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Post-nasal drip can cause coughing as mucus drips down into the lungs.

“Post-nasal drip is what happens when the sinuses make so much mucus that the mucus runs down the back of your throat, and it can cause a chronic cough known as upper airway cough syndrome (UACS). If you have a cough that won’t go away, along with nasal congestion, dripping mucus in your throat, a hoarse voice or morning “gunk” in the back of your throat, this may be you.” (Source: www.goodrx.com/blog/six-ways-to-get-rid-of-cough-from-post-nasal-drip/)

But there is something you can do to help clean out the drip before it enters the lungs or an infection worsens. Use the old Utah pioneer treatment of rinsing your nasal passages with saltwater!

“Saltwater washes (saline lavage or irrigation) help keep the nasal passages open by washing out thick or dried mucus. They can also help improve the function of cilia that help clear the sinuses. This can help prevent the spread of infection to the other sinuses and reduce postnasal drip. It also can make the nose feel more comfortable by keeping the mucous membranes moist.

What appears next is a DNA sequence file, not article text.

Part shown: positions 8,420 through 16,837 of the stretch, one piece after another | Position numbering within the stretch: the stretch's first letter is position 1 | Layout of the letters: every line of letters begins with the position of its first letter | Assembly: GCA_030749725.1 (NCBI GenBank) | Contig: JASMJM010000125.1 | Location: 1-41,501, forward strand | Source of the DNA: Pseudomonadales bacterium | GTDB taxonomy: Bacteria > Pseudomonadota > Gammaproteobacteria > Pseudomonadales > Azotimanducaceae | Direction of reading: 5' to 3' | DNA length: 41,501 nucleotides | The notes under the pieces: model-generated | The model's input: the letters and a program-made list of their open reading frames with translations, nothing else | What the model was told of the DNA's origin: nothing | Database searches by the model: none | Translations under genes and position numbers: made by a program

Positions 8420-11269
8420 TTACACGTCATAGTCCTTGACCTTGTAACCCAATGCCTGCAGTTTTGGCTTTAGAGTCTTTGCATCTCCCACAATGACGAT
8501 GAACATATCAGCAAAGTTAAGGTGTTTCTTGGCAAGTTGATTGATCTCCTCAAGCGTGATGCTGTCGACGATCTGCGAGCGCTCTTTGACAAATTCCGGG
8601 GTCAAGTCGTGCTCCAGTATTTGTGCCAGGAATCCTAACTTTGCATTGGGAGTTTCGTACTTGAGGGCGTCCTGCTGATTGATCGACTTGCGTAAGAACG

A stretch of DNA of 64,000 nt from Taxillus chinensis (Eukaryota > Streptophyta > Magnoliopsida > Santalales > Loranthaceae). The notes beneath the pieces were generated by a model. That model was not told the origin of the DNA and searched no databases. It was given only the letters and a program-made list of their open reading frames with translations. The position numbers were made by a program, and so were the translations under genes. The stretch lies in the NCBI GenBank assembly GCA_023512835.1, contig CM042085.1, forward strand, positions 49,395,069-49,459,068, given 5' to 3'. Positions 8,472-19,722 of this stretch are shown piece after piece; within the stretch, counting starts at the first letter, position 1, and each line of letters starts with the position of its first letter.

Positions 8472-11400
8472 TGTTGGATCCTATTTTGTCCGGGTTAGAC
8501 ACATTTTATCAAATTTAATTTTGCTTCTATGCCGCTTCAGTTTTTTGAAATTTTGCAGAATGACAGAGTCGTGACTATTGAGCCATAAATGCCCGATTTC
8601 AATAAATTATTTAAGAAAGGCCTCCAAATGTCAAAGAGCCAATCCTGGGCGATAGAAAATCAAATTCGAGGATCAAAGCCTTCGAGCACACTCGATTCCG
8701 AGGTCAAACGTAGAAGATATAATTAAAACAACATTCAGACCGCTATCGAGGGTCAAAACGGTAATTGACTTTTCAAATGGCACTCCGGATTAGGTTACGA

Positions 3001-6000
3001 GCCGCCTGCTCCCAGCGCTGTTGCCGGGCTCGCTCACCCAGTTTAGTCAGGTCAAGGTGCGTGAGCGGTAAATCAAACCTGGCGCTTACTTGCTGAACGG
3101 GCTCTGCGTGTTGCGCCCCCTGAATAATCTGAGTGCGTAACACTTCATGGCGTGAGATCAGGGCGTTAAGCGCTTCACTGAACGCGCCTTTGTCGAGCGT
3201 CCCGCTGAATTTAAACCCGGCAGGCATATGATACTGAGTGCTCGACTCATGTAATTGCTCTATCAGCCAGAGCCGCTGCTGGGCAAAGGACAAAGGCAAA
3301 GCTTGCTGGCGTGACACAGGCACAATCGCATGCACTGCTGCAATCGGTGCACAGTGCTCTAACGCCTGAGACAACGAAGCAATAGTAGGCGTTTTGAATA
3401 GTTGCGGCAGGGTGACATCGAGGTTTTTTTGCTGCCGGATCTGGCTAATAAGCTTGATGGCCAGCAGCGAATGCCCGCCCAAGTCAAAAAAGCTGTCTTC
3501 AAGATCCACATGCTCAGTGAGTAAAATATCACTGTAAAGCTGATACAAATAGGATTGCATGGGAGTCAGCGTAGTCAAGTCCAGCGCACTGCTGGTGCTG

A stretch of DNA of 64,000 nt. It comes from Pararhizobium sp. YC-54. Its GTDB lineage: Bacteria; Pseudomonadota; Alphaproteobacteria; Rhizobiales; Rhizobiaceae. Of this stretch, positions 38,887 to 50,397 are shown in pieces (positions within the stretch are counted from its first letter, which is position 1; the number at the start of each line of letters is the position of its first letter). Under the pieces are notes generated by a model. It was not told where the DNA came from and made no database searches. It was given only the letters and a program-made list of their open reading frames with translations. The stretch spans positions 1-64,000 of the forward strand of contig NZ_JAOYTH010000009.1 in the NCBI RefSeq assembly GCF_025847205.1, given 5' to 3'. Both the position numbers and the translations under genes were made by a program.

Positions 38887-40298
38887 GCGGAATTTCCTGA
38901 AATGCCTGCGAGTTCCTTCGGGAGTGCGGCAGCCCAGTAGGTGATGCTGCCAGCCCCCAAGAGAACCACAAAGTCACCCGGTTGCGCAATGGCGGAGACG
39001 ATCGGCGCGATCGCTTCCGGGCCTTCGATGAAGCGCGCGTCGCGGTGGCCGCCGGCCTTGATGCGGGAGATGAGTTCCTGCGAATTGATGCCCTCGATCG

“You can buy saline nose drops at a pharmacy, or you can make your own saline solution:

– Add 1 cup (240 mL) distilled water to a clean container. If you use tap water, boil it first to sterilize it, and then let it cool until it is lukewarm.

– Add 0.5 tsp (2.5 g) salt to the water.

– Add 0.5 tsp (2.5 g) baking soda.

“You can store homemade saline solution at room temperature for 3 days.

“To use homemade saline solution as a nasal wash:

“Fill a large medical syringe, squeeze bottle, or nasal cleansing pot (such as a Neti Pot) with the saline solution, insert the tip into your nostril, and squeeze gently.

– Aim the stream of saline solution toward the back of your head, not toward the top.
The saline wash should go through the nose and out the mouth or the other side of the nose.

– Blow your nose gently after the saline wash unless your doctor has told you not to blow your nose.

– Repeat several times every day.

– Clean the syringe or bottle after each use.”

healthy.kaiserpermanente.org/health-wellness/health-encyclopedia/he.saltwater-washes-nasal-saline-lavage-or-irrigation-for-sinusitis.hw67090